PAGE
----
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Henry Van Dyke Short Poems

Famous Short Henry Van Dyke Poems. Short poetry by famous poet Henry Van Dyke. A collection of the all-time best Henry Van Dyke short poems


by Henry Van Dyke
 A flawless cup: how delicate and fine
The flowing curve of every jewelled line!
Look, turn it up or down, 't is perfect still,--
But holds no drop of life's heart-warming wine.



by Henry Van Dyke
 Hours fly,
Flowers die:
New days,
New ways:
Pass by!
Love stays.

by Henry Van Dyke
 Through many a land your journey ran,
And showed the best the world can boast:
Now tell me, traveller, if you can,
The place that pleased you most.
" She laid her hands upon my breast, And murmured gently in my ear, "The place I loved and liked the best Was in your arms, my dear!"

by Henry Van Dyke
 I read within a poet's book 
A word that starred the page:
"Stone walls do not a prison make, 
Nor iron bars a cage!" 

Yes, that is true; and something more
You'll find, where'er you roam,
That marble floors and gilded walls
Can never make a home.
But every house where Love abides, And Friendship is a guest, Is surely home, and home-sweet-home: For there the heart can rest.

Hesper  Create an image from this poem
by Henry Van Dyke
 Her eyes are like the evening air,
Her voice is like a rose,
Her lips are like a lovely song,
That ripples as it flows,
And she herself is sweeter than
The sweetest thing she knows.
A slender, haunting, twilight form Of wonder and surprise, She seemed a fairy or a child, Till, deep within her eyes, I saw the homeward-leading star Of womanhood arise.

by Henry Van Dyke
 Peace without Justice is a low estate,--
A coward cringing to an iron Fate!
But Peace through Justice is the great ideal,--
We'll pay the price of war to make it real.

by Henry Van Dyke
 Four things a man must learn to do 
If he would make his record true: 
To think without confusion clearly; 
To love his fellow man sincerely; 
To act from honest motives purely; 
To trust in God and Heaven securely.



by Henry Van Dyke
 If all the skies were sunshine,
Our faces would be fain
To feel once more upon them
The cooling splash of rain.
If all the world were music, Our hearts would often long For one sweet strain of silence, To break the endless song.
If life were always merry, Our souls would seek relief, And rest from weary laughter In the quiet arms of grief.

by Henry Van Dyke
 Oh, quick to feel the lightest touch 
Of beauty or of truth,
Rich in the thoughtfulness of age,
The hopefulness of youth,
The courage of the gentle heart,
The wisdom of the pure,
The strength of finely tempered souls
To labour and endure! 

The blue of springtime in your eyes
Was never quenched by pain;
And winter brought your head the crown
Of snow without a stain.
The poet's mind, the prince's heart, You kept until the end, Nor ever faltered in your work, Nor ever failed a friend.

by Henry Van Dyke
 I love thine inland seas, 
Thy groves of giant trees,
Thy rolling plains;
Thy rivers' mighty sweep, 
Thy mystic canyons deep, 
Thy mountains wild and steep,
All thy domains; 

Thy silver Eastern strands, 
Thy Golden Gate that stands
Wide to the West;
Thy flowery Southland fair, 
Thy sweet and crystal air, --
O land beyond compare,
Thee I love best! 

Additional verses for the 
National Hymn, 
March, 1906.

by Henry Van Dyke
 The shadow by my finger cast
Divides the future from the past:
Before it, sleeps the unborn hour
In darkness, and beyond thy power:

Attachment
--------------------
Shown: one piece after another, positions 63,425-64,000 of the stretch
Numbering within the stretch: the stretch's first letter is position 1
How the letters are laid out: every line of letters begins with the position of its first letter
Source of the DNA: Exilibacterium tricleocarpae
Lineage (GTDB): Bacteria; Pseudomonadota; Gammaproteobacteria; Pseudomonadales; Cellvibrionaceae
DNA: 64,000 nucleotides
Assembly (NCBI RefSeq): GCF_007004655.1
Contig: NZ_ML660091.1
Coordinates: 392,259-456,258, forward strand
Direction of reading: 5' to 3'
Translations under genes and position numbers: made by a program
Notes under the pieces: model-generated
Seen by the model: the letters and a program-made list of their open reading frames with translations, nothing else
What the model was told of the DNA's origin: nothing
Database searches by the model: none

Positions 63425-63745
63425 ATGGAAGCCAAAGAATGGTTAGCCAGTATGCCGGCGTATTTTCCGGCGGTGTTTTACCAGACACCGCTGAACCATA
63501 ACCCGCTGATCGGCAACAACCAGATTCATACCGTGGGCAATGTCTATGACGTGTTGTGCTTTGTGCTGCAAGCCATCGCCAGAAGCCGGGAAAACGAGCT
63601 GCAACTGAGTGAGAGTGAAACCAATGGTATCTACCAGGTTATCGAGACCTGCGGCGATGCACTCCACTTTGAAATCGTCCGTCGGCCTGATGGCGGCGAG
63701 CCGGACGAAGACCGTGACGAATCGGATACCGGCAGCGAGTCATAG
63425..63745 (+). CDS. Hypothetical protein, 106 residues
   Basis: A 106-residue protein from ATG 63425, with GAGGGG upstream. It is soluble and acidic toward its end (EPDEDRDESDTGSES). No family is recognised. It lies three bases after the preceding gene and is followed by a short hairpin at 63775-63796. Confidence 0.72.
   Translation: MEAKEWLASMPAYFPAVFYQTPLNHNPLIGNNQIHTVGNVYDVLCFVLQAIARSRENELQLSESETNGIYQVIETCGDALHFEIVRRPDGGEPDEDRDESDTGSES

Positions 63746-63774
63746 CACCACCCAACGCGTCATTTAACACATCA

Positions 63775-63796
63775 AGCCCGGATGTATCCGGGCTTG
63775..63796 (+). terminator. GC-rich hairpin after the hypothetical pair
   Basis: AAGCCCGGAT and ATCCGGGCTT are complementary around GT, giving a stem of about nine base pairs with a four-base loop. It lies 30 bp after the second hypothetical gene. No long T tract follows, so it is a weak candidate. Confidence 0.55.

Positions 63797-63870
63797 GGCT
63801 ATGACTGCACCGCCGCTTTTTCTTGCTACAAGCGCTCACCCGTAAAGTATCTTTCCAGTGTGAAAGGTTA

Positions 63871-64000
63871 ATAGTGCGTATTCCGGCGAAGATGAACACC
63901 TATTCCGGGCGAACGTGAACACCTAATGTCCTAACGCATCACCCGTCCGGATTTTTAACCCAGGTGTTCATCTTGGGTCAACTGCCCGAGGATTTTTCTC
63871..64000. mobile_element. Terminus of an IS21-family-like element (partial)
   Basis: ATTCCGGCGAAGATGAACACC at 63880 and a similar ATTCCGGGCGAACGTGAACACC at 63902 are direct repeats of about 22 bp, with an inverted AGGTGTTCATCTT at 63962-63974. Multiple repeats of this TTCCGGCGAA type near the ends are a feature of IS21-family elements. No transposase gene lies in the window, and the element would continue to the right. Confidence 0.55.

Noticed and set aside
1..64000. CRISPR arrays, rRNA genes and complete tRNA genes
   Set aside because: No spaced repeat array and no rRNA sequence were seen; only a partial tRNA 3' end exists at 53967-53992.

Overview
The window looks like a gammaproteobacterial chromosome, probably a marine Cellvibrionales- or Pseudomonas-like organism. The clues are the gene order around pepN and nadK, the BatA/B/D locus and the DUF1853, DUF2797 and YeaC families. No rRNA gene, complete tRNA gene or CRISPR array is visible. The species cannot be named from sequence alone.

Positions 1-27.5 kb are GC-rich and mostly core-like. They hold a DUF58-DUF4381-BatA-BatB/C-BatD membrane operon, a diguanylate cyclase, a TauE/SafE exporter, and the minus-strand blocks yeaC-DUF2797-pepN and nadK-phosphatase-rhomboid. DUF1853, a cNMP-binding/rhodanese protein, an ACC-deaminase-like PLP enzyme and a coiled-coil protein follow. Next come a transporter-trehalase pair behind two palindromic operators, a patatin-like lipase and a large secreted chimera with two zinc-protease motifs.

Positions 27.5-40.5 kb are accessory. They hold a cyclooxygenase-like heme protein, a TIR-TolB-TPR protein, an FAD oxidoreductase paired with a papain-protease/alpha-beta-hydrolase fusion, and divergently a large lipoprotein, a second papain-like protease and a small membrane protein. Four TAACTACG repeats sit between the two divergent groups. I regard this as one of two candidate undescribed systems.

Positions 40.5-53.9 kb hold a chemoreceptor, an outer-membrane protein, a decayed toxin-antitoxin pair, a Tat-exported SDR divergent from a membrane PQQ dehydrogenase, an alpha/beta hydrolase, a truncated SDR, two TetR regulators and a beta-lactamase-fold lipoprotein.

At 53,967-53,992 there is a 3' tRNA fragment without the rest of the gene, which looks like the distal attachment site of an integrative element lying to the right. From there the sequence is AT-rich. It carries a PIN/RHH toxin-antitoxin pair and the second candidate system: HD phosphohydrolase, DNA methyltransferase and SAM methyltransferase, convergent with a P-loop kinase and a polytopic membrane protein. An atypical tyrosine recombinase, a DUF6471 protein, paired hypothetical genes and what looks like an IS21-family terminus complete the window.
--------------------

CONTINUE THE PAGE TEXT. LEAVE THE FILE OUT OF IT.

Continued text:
Behind its unreturning line,
The vanished hour, no longer thine:
One hour alone is in thy hands,--
The NOW on which the shadow stands.

by Henry Van Dyke
 Limber-limbed, lazy god, stretched on the rock,
Where is sweet Echo, and where is your flock? 
What are you making here? "Listen," said Pan, --
"Out of a river-reed music for man!"

by Henry Van Dyke
 Time is 
Too Slow for those who Wait,
Too Swift for those who Fear,
Too Long for those who Grieve,
Too Short for those who Rejoice;
But for those who Love,
Time is not.

by Henry Van Dyke
 "Christ of the Andes," Christ of Everywhere, 
Great lover of the hills, the open air, 
And patient lover of impatient men 
Who blindly strive and sin and strive again, -- 
Thou Living Word, larger than any creed, 
Thou Love Divine, uttered in human deed, -- 
Oh, teach the world, warring and wandering still, 
Thy way of Peace, the foot path of Good Will!

by Henry Van Dyke
 "The worlds in which we live are two
The world 'I am' and the world 'I do.
'" The worlds in which we live at heart are one, The world "I am," the fruit of "I have done"; And underneath these worlds of flower and fruit, The world "I love,"--the only living root.

by Henry Van Dyke
 This is the soldier brave enough to tell 
The glory-dazzled world that `war is hell': 
Lover of peace, he looks beyond the strife, 
And rides through hell to save his country's life.

Undine  Create an image from this poem
by Henry Van Dyke
 'T was far away and long ago,
When I was but a dreaming boy,
This fairy tale of love and woe
Entranced my heart with tearful joy;
And while with white Undine I wept,
Your spirit, -- ah, how strange it seems, --
Was cradled in some star, and slept,
Unconscious of her coming dreams.

by Henry Van Dyke
 Long had I loved this "Attic shape," the brede 
Of marble maidens round this urn divine:
But when your golden voice began to read,
The empty urn was filled with Chian wine.

by Henry Van Dyke
 If Might made Right, life were a wild-beasts' cage;
If Right made Might, this were the golden age;
But now, until we win the long campaign, 
Right must gain Might to conquer and to reign.

by Henry Van Dyke
 In mirth he mocks the other birds at noon,
Catching the lilt of every easy tune;
But when the day departs he sings of love,--
His own wild song beneath the listening moon.